Want That Design Role? Make Yourself Stand Out

Red chair in row of green chairs
Luke Jones

Product Designer

Luke Jones

When hiring designers, I go through hundreds of job applications, trawl through hundreds of portfolios, and speak to dozens of candidates, all to hire one or two people.

Candidates left and right often make basic mistakes in applications, applying for the wrong job, making it difficult to access password-protected portfolios, sending links that don’t exist.

Here are some steps you can take to make yourself stand out from other candidates.

Show Your Process

Your creativity is, without question, a huge factor in getting noticed, but you’re not just being hired for your output. A great designer will formulate plans for workshops and discovery, demonstrate a clear understanding of problems they need to solve, and then take the steps to produce the most usable and elegant product - whether software, a mobile app, or a web app.

The end product doesn’t communicate your process, so show how you got there. Show that you are the best person to create and ideate, develop, test, and evolve a visual language.

Create a Portfolio, But Don’t Go Wild

Dribbble is excellent for showing off your talents and creativity. It is great to get a high-level overview of your design prowess. What it doesn’t do is provide the viewer with a true representation of who you are and what you do. Creating a portfolio website enables you to include the finished product, but let the reader know how you got there.

Create an easy-to-use web portfolio that allows the reader to find the work and read a case study. Your portfolio can show your personality, but let the work sing and hold back on letting your portfolio drown out the work that is most important. Those fancy navigation interactions should be in your work, not on your portfolio.

Quick tips on your portfolio website

  • Should designers code? Be assured that you won’t be judged on the quality of the code but on the presentation. Use Squarespace if you have to, I just want to see your work.
  • Don’t use any UI kits. Every designer has used UI kits or taken the mantra ‘great artists steal’ too seriously in the past, so try to avoid that in your portfolio. It may get noticed.
  • Have a presence. Work on getting your website noticed so I can Google ‘your name’ + ‘design portfolio’ and find it easily. If I find an empty LinkedIn profile, an old Dribble account, or an old version of your website, I might assume that this is your most recent work. Don’t let that happen.

Prepare for Scrutiny

Great design can stand up to critique and questions without effort. Readers should know by looking and reading case studies on your website that your work is the result of careful design thinking and consideration.

The difference between adequate and magnificent designers is their ability to consistently have robust rationale in their work product. The level of sophistication and understanding of a problem in a project required to do this takes practice and never fails to impress.

Make Your Resumé Readable

A resumé (or curriculum vitae for those in Britain or Europe) is the first document that will be screened on an application, so make sure it contains relevant information and isn’t too detailed. If you worked at an IT job in 1996 and are applying for a design role today, that may not be relevant experience. Leave that kind of information on LinkedIn.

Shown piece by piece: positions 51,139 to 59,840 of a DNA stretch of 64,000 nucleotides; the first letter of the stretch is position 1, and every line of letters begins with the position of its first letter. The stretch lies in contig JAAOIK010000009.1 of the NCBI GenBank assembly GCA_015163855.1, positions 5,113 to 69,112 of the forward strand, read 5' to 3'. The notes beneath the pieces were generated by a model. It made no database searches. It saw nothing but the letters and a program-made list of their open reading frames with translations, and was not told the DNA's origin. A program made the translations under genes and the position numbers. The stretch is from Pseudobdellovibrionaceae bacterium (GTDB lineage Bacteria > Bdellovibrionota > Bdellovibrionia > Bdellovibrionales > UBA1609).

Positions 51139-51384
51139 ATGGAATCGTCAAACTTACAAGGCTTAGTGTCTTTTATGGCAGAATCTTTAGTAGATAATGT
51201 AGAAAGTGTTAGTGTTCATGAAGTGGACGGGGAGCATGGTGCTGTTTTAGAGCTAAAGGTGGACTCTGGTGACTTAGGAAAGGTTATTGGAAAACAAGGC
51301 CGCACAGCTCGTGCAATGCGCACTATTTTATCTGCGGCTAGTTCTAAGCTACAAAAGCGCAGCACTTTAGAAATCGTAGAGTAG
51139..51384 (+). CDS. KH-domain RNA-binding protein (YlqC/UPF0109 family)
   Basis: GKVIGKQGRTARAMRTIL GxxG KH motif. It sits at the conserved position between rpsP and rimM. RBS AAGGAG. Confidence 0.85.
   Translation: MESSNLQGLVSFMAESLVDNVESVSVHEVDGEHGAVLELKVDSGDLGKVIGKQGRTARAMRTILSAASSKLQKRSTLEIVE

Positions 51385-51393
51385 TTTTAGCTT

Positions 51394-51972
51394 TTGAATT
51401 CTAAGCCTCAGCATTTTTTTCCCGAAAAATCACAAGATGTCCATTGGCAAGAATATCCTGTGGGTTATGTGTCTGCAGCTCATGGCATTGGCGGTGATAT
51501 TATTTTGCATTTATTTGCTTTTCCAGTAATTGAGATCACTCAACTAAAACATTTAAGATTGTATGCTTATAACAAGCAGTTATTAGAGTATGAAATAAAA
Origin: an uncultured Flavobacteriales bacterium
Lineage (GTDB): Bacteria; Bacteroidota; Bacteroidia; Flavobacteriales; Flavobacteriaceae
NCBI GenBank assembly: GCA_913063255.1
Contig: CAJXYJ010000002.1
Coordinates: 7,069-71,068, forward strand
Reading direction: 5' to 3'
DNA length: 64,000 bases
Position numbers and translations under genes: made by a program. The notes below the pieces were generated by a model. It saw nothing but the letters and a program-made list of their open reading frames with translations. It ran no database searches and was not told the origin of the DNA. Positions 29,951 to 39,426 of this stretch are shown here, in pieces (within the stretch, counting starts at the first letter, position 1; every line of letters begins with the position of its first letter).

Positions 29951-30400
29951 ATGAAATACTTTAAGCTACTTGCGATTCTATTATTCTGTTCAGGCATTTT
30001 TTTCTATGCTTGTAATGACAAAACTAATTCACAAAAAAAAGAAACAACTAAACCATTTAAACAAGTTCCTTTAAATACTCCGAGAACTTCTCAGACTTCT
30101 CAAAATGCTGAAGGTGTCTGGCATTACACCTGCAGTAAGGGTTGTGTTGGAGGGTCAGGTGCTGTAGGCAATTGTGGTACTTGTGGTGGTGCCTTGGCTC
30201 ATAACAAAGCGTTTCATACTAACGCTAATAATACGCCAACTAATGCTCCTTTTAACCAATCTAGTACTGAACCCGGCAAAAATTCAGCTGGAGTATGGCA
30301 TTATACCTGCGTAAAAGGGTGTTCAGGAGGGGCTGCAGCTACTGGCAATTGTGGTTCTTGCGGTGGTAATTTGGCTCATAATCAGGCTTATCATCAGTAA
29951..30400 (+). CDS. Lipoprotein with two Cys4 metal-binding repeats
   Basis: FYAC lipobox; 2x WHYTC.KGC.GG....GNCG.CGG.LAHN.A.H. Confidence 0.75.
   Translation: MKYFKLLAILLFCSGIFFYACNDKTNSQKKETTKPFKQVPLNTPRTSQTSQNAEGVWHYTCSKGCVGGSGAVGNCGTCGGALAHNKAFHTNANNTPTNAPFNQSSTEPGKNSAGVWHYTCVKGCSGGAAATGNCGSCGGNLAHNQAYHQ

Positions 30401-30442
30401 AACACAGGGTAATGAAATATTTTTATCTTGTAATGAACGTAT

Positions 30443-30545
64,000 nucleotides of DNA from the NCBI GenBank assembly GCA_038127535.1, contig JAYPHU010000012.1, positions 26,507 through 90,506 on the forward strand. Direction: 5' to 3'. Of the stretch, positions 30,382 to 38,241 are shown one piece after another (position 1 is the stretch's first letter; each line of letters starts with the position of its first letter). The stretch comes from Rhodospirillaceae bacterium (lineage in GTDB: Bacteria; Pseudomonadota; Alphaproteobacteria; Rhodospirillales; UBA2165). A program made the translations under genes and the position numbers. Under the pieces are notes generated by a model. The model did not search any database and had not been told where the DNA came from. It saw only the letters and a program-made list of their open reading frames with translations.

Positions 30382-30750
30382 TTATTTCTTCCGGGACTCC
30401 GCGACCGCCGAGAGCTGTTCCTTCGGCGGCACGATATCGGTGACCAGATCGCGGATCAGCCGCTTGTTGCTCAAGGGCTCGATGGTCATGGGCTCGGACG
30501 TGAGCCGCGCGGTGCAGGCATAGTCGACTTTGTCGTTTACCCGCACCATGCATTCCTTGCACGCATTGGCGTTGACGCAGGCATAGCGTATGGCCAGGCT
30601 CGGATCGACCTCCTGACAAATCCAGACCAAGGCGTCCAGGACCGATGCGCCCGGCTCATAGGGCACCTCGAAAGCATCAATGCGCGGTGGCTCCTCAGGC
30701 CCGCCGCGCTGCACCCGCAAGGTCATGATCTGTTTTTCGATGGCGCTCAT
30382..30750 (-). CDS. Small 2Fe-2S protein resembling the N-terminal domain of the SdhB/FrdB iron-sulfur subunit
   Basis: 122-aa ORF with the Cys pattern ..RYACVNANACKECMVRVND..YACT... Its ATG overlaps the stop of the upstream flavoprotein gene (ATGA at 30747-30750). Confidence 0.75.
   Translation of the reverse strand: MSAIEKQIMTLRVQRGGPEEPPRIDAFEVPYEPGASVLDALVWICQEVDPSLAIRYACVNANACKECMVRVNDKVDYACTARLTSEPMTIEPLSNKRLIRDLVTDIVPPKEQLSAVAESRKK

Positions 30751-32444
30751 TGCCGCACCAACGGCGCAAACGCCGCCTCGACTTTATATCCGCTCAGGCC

People also think that a resumé should be a formal, matter-of-fact document without personality. Don’t let it be. If you’re inspired by cinema, love reading design books, and paint triptychs in your spare time then don’t be afraid to show your personality. Your personality and pursuit of knowledge are as important as your experience.

Apply for a Job You Want

It’s tempting to cast a wide net and apply for every job on a job board, but it’s clear when people are uninterested about the position they have applied for. Even though this is work, the role and company should excite you in some way or it’ll be a lot of work for nothing.

Be Qualified

Similarly, make sure you have the appropriate professional skills and experience for the role. It’s heartbreaking to speak to someone who has a wonderful personality but doesn’t quite have the skills outlined in the job description. Push yourself and apply for the jobs you deserve, but don’t apply for a senior position immediately after graduating from college unless you’re confident you’re good enough.

Be Nice and Personable

People want teammates who are humble, personable, honest, and real. Pride is okay, but there’s a fine line you need to straddle before it dips into narcissism.

Don’t sell yourself as someone who will behave badly and throw around their ego on a project. Let your work speak for itself and be a good person in the interview.

Finally, Be Optimistic

Applying for jobs is time-consuming, awkward, and often takes many months. But don’t give up! Just follow these simple steps to make yourself an exemplary design candidate and you’ll find the right job for you.

DockYard is a digital product agency offering custom software, mobile, and web application development consulting. We provide exceptional professional services in strategy, user experience, design, and full stack engineering using Ember.js and Elixir. With staff nationwide, we’ve got consultants in key markets across the United States, including San Francisco, San Diego, Phoenix, Dallas, Detroit, Miami, Pittsburgh, Baltimore, and New York.


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